COUNCILLORS may soon take on an extra responsibility - patrolling the streets, to see if residents are recycling properly.

The scheme is the brainchild of Ian Robertson, Southend Council's newly-appointed cabinet member responsible for public protection and waste disposal.

Mr Robertson, a Chalkwell Tory councillor, said the council was doing well in meeting its 30 per cent recycling targets, but could do better.

He said: "At the moment, we are at 32 per cent recycling, which is higher than our target. However, we still have to improve and everyone has a part to play in getting the highest possible level of recycling."

Mr Robertson believes councillors can play a big part in helping educate people to recycle more.

He said: "Councillors should be out and about in the wards, learning the problems residents face.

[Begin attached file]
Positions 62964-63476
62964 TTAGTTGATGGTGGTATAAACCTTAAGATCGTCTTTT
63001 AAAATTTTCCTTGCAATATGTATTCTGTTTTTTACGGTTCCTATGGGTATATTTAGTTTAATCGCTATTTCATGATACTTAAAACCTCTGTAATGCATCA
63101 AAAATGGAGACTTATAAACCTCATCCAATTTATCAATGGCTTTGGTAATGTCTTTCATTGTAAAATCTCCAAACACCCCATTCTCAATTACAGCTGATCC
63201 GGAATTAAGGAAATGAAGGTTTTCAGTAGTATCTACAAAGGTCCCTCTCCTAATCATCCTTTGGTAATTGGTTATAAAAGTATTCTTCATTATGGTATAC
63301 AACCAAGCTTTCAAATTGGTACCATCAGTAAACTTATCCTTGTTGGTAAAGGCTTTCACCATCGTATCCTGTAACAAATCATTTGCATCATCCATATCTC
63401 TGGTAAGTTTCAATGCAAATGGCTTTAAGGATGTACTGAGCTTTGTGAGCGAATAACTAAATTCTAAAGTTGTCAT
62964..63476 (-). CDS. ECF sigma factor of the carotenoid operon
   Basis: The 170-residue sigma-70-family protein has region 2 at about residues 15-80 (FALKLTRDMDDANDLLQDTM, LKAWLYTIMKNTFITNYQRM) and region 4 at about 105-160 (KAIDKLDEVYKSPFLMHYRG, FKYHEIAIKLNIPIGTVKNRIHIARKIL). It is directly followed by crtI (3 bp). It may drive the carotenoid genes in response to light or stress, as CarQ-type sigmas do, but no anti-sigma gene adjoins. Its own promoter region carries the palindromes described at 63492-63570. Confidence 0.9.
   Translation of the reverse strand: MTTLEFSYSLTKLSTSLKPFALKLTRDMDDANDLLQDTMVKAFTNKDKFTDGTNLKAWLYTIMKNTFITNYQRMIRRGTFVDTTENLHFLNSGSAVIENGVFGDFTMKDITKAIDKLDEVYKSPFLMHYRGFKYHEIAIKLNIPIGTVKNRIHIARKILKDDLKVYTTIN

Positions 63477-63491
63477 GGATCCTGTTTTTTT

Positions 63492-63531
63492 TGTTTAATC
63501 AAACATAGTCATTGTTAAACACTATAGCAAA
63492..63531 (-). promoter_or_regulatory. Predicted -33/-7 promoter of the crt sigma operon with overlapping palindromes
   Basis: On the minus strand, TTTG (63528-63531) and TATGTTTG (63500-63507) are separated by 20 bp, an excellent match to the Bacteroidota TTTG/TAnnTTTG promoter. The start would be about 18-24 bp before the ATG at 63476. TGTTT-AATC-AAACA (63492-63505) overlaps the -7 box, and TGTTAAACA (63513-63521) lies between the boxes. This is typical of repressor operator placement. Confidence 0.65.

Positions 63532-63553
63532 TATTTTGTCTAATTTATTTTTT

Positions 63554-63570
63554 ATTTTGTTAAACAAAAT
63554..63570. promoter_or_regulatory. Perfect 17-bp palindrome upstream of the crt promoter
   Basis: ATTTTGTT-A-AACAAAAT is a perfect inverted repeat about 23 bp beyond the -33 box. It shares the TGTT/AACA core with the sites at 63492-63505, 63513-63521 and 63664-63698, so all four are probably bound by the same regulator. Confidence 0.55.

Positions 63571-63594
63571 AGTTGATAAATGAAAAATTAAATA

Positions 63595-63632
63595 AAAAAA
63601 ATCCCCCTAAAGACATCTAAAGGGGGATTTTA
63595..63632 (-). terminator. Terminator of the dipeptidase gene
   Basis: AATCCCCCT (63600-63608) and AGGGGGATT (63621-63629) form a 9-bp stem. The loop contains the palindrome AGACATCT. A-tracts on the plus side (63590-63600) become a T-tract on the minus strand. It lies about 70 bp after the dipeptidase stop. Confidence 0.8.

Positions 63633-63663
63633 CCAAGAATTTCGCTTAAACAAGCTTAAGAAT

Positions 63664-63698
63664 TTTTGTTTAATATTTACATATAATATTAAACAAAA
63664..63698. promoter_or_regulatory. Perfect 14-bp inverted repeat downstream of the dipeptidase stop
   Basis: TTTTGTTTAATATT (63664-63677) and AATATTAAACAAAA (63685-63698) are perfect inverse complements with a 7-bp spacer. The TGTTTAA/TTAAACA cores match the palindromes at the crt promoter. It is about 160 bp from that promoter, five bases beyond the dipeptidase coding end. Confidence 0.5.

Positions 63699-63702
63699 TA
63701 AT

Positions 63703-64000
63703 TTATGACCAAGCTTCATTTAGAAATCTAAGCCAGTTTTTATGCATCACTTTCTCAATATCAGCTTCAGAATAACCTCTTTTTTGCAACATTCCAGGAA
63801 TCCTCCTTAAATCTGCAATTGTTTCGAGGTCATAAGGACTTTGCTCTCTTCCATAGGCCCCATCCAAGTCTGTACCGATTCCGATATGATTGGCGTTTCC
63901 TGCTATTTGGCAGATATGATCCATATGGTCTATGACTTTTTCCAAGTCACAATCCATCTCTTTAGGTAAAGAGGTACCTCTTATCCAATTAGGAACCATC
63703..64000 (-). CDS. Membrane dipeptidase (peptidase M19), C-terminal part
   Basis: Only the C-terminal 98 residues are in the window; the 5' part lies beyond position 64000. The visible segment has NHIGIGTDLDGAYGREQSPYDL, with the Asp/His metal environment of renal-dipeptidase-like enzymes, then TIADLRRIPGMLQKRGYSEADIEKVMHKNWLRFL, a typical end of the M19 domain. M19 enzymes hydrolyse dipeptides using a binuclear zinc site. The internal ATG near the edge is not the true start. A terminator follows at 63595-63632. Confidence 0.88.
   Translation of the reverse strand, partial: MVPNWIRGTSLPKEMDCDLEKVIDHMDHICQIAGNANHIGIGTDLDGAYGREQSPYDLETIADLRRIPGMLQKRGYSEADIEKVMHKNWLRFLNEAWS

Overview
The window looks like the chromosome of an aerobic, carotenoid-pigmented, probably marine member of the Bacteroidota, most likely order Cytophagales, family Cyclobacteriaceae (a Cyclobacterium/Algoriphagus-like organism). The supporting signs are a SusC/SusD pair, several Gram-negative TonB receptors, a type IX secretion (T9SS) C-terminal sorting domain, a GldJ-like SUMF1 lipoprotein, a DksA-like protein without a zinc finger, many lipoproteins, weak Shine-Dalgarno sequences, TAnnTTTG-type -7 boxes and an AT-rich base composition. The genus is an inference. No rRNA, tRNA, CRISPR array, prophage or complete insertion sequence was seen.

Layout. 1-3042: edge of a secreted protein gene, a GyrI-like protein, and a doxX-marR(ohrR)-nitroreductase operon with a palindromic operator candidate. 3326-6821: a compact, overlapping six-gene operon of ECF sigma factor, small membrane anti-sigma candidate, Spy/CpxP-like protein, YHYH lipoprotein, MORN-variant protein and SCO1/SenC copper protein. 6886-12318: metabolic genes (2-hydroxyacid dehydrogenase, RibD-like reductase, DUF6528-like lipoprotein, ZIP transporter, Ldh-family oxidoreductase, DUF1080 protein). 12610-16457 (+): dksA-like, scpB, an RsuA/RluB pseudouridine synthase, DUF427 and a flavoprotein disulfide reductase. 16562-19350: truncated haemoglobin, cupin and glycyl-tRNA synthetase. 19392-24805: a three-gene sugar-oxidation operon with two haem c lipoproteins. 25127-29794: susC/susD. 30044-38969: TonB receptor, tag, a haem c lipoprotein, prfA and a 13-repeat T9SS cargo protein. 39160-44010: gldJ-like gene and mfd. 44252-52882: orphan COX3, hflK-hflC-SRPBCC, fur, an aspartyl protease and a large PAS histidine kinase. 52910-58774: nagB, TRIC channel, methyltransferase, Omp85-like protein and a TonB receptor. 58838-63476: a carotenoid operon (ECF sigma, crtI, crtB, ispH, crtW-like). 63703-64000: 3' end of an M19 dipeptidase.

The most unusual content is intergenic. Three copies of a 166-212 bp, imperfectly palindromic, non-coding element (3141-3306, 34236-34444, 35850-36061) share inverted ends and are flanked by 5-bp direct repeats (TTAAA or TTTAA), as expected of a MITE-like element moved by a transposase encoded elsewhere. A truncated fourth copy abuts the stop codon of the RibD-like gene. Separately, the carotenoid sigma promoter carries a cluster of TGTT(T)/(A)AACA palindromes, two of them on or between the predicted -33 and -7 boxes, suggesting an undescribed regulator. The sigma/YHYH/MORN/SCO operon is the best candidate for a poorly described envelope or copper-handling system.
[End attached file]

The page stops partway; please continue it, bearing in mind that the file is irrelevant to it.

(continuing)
"When you do go out, you often see which properties are not recycling - where there are black bags and no pink ones.

"I would hope councillors would then be finding out why people are not bothering to recycle.

"They may be elderly or disabled and councillors and staff may be able to help or educate people in the best ways to recycle."

Mr Robertson said he would like to see a councillor in each ward appointed as a "recycling champion".

Neighbourhood Watch co-ordinators and other voluntary workers who regularly visited members of the community could also have a part to play, he added.

"A lot of it is about education," he said. "I used to put out two or more black bags and one pink one. Now it is three pink bags and only one black one."

However, Mr Robertson rejected the idea of introducing wheelie bins in the near future.

He said: "The simple truth is the council could not afford the cost of their provision in the town.

"We are renegotiating our waste disposal contract next year and we will have to see what the new contractor's proposals are."